[San-Diego-pm] Summer of Perl -- call for student proposals

Bob Kleemann rkleeman at energoncube.net
Wed Mar 19 11:27:04 PDT 2008

----- Forwarded message from Eric Wilhelm <scratchcomputing at gmail.com> -----

The Perl Foundation is participating in Google's 2008 Summer of Code(tm)
and we have a lot of capable, willing mentors looking forward to working
with some talented, driven students.  So, we would like you to help
find those students (and quickly -- the students must apply before
March 31st.)

This is a rare opportunity for students to get a chance to get a paid
summer of hacking on exciting projects like Parrot, Perl 6, Moose,
Jifty, SVK, Catalyst, or their very own Perl modules or applications.
It also brings new talent into the community and gives the student a
hefty "real world" experience with a knowledgable mentor.  Further,
employers love to see this sort of demonstration of teamwork, handling
deadlines, communication skills, resourcefulness and etc.

We're looking for promising students who are interested in open source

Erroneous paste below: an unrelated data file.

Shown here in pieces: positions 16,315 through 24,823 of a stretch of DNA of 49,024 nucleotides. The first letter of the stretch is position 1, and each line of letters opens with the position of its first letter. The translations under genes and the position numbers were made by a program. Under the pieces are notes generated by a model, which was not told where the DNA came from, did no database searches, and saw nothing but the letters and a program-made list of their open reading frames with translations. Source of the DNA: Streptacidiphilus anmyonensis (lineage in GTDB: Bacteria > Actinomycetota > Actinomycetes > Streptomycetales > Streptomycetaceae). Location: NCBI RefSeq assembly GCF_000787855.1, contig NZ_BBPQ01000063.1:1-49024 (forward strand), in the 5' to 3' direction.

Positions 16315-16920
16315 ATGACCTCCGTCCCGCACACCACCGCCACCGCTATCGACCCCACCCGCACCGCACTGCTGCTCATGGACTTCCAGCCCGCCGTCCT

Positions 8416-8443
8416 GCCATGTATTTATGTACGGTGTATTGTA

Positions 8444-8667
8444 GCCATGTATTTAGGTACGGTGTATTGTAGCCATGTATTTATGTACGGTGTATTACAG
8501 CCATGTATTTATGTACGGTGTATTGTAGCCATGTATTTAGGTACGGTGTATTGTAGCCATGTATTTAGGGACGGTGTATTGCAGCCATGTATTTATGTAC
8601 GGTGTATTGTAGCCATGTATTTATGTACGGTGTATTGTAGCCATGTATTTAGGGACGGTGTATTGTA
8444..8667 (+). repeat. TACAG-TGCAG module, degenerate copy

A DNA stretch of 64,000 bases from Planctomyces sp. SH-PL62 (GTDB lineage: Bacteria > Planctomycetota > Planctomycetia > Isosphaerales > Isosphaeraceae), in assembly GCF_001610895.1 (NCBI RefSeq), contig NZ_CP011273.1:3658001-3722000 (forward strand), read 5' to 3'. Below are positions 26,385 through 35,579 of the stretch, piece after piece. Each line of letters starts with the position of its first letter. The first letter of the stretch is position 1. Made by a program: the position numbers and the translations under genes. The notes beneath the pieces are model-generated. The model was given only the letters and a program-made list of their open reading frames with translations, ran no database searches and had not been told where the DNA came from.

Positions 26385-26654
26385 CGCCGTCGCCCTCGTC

(or maybe you know someone who *should* be interested in open source.)
Knowledge of Perl is optional if the project is Parrot-related.  The
student doesn't need to be an expert in the problem domain (after all,
learning is part of the process), but should bring a big pile of
creativity, problem-solving skills, and determination.

Students should review the page of suggested projects, but are
encouraged to bring their own proposals (those are often the best.)
The most important first step is getting in touch with the community
and discussing their project idea with potential mentors.


Additional information and links can be found here.


Google has posted some flyers if you happen to have a university
bulletin board or hallway handy:


Additional info:


(Note that google has particular requirements to do with the fact that
they are paying the students.  The student must be able to show their
eligibility regarding enrollment and employability.)

Remember, the Perl community draws talent from many fields, so if you
came to Perl from a non-computer-science major and still have contacts
in that department from your university, it is probably worth
mentioning to them.


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